Monday, February 20, 2012

Life on the Plateau

The New York Times had a piece over the weekend that looked at the political risks to the Obama administration due to rising gas prices:
Rising gasoline prices, trumpeted in foot-tall numbers on street corners across the country, are causing concern among advisers to President Obama that a budding sense of economic optimism could be undermined just as he heads into the general election.

White House officials are preparing for Republicans to use consumer angst about the cost of oil and gas to condemn his energy programs and buttress their argument that his economic policies are not working.

In a closed-door meeting last week, Speaker John A. Boehner instructed fellow Republicans to embrace the gas-pump anger they find among their constituents when they return to their districts for the Presidents’ Day recess.

“This debate is a debate we want to have,” Mr. Boehner told his conference on Wednesday, according to a Republican aide who was present. “It was reported this week that we’ll soon see $4-a-gallon gas prices. Maybe higher. Certainly, this summer will see the highest gas prices in years. Your constituents saw those reports, and they’ll be talking about it.”
I can confidently predict that any resulting political debate will have very little to do with the actual causes - the plateauing of global crude oil production since 2005.  But none the less the story does vindicate those of us who've been saying for a number of years that this would be an effect of the plateau - whenever the economy starts to improve - as it has in the last quarter - oil prices would have a tendency to increase and start to choke off the improvement.

In particular, this means that future growth in the US economy is highly contingent on it becoming more oil efficient.  Fortunately, the world's auto-makers do seem to be getting this right.  Another piece in the NYT surveys all the current or near future pure electric cars or plugin-hybrids:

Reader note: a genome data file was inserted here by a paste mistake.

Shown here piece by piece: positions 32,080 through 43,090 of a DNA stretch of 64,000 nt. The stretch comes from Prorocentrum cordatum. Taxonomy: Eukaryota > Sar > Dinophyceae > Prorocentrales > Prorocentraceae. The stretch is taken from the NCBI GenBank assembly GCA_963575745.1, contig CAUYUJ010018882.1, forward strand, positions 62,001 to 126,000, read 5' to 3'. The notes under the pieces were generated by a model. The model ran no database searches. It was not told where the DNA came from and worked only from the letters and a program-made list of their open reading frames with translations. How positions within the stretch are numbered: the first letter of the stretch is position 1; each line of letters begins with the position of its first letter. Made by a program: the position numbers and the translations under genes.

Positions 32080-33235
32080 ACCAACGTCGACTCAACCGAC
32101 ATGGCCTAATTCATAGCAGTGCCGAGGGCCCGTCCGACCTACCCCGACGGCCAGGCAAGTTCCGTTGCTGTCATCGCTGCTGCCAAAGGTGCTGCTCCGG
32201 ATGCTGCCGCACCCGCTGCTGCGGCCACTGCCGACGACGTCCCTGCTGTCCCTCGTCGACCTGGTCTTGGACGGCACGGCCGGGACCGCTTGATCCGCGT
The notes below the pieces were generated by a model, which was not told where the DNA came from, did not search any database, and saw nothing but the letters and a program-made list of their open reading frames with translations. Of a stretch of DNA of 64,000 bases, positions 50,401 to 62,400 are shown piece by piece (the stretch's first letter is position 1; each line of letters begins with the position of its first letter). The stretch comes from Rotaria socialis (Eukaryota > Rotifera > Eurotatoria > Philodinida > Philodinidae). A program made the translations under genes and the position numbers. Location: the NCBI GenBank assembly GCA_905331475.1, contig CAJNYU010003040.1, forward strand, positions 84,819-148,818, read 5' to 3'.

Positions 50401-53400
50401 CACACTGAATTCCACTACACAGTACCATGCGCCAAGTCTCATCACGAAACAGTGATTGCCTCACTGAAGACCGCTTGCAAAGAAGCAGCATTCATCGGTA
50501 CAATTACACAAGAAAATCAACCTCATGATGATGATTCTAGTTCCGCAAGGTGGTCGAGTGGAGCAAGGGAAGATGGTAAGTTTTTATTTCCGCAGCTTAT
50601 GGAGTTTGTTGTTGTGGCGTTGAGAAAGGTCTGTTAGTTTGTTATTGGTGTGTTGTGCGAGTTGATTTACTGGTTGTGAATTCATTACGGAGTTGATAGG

Americans bought 19,874 plug-in cars in 2011, according to LMC Automotive. But the research firm expects the number to surge to roughly 70,000 this year, to nearly 170,000 in 2013 and to a healthy 250,000 by 2015, representing a significant 1.5 percent of a 16.5 million vehicle market.

About a dozen new plug-in models are scheduled to reach showrooms this year, and another dozen in 2013. Most new models adopt a standardized plug that delivers stronger 240-volt current, filling the batteries in three to eight hours — though models can also charge on a standard household outlet, which can take up to 24 hours.
I highly recommend reading the whole thing (with a view to choosing your next car!) Probably most of these cars will fail as the market sorts out what is actually the right combination of features that people will pay for at this point in time.  Indeed if we faced a future of $50 oil, probably all of them would fail.  However, with $200 oil this market would really take off.  Needless to say, over time I consider the latter a lot more likely than the former and the auto-makers are smart to position themselves for it even if the going is rough in the early years.


Mr. Sunshine said...

Saudis cut output in December:

Stephen Smith said...

We need more oil. We need to go out and drill harder and drill faster - while we still can. We need the keystone pipeline, and damn anyone who says we should leave some for our children.

These boom/bust energy driven cycles are becoming shorter and shorter in duration. In the seventies, they had to withhold oil to cause this effect. Now we can blame it on storms or the threat of war. Soon we will be blaming it on some lesser known Venezuelan diplomatic making an erstwhile comment.

Mr. Sunshine said...

"...damn anyone who says we should leave some for our children." ???

Whoa. Said aloud and in writing, too. My children will take issue with this, and you too, perhaps, someday.